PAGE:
When Pope Leo XIII died in 1903, Cardinal Sarto was chosen pope. He took the name of Pius X.

He became known as the pope who loved the Holy Eucharist. Pope Pius X encouraged people to receive Jesus as often as they could. He also made a law permitting young children to receive Holy Communion too. Before that time, boys and girls had to wait many years before they could receive the Lord.

He believed in and loved our Catholic faith and taught the people more about the faith. He wanted every Catholic to share in the beauty of the truths of our faith. He really cared about every single person and their spiritual and material needs. He encouraged priests and religion teachers to help everyone learn about their faith.

When the terrible World War I broke out, St. Pius X suffered greatly. He knew so many people would be killed. He said: "I would gladly give my life to save my poor children from this horrible suffering."

Toward the end of his life, he said: "I have lived poor, and I wish to die poor." He did so much to help the poor that people wondered where all the money came from. He never kept anything for himself, right to the end of his life. Pope Pius X died on August 20, 1914.


36 posted on 08/21/2011 4:58:30 PM PDT by Salvation ("With God all things are possible." Matthew 19:26)
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To: All
Sunday, August 21, 2011
Twenty-First Sunday in Ordinary Time
First Reading:
Psalm:
Second Reading:
Gospel:
Isaiah 22:19-23
Psalm 138:1-3, 6, 8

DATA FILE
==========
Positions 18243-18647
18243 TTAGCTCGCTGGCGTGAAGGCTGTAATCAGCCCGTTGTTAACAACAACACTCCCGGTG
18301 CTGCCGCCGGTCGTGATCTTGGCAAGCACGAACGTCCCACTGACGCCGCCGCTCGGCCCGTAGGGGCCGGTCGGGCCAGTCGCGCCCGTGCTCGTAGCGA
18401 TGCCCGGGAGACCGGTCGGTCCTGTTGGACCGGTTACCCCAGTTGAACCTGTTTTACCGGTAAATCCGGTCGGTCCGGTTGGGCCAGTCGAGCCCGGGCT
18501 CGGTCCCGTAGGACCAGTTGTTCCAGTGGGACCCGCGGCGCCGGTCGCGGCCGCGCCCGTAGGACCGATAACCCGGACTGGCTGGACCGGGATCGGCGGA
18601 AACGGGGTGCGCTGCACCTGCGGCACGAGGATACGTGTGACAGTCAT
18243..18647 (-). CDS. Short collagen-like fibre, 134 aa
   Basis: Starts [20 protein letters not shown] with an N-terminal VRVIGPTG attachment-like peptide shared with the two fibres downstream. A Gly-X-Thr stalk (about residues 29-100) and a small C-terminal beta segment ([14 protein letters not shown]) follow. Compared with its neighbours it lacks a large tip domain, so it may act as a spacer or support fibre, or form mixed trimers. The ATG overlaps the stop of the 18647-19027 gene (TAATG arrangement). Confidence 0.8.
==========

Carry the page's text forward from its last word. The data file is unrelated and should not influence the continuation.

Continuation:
Romans 11:33-36
Matthew 16:13-20

One should never deny the body what is due to it, that the body itself may not hinder what is due the soul.

-- St Peter of Alcantara




37 posted on 08/21/2011 5:08:41 PM PDT by Salvation ("With God all things are possible." Matthew 19:26)
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To: All



The Angelus 

The Angel of the Lord declared to Mary: 
And she conceived of the Holy Spirit. 

Hail Mary, full of grace, the Lord is with thee; blessed art thou among women and blessed is the fruit of thy womb, Jesus.
Holy Mary, Mother of God, pray for us sinners, now and at the hour of our death. Amen. 

Behold the handmaid of the Lord: Be it done unto me according to Thy word. 

Hail Mary . . . 

And the Word was made Flesh: And dwelt among us. 

Hail Mary . . . 


Pray for us, O Holy Mother of God, that we may be made worthy of the promises of Christ. 

Let us pray: 

Pour forth, we beseech Thee, O Lord, Thy grace into our hearts; that we, to whom the incarnation of Christ, Thy Son, was made known by the message of an angel, may by His Passion and Cross be brought to the glory of His Resurrection, through the same Christ Our Lord.

Amen. 


38 posted on 08/21/2011 5:09:56 PM PDT by Salvation ("With God all things are possible." Matthew 19:26)
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To: All
The Work of God

You are Peter, and on this rock I will build my church Catholic Gospels - Homilies - Matthew, Luke, Mark, John - Inspirations of the Holy Spirit

Year A

 -  21st Sunday in ordinary time

You are Peter, and on this rock I will build my church

You are Peter, and on this rock I will build my church Catholic Gospels - Matthew, Luke, Mark, John - Inspirations of the Holy Spirit Matthew 16:13-20

13 Now when Jesus came into the district of Caesarea Philippi, he asked his disciples, "Who do people say that the Son of Man is?"
14 And they said, "Some say John the Baptist, but others Elijah, and still others Jeremiah or one of the prophets."
15 He said to them, "But who do you say that I am?"
16 Simon Peter answered, "You are the Messiah, the Son of the living God."
17 And Jesus answered him, "Blessed are you, Simon son of Jonah! For flesh and blood has not revealed this to you, but my Father in heaven.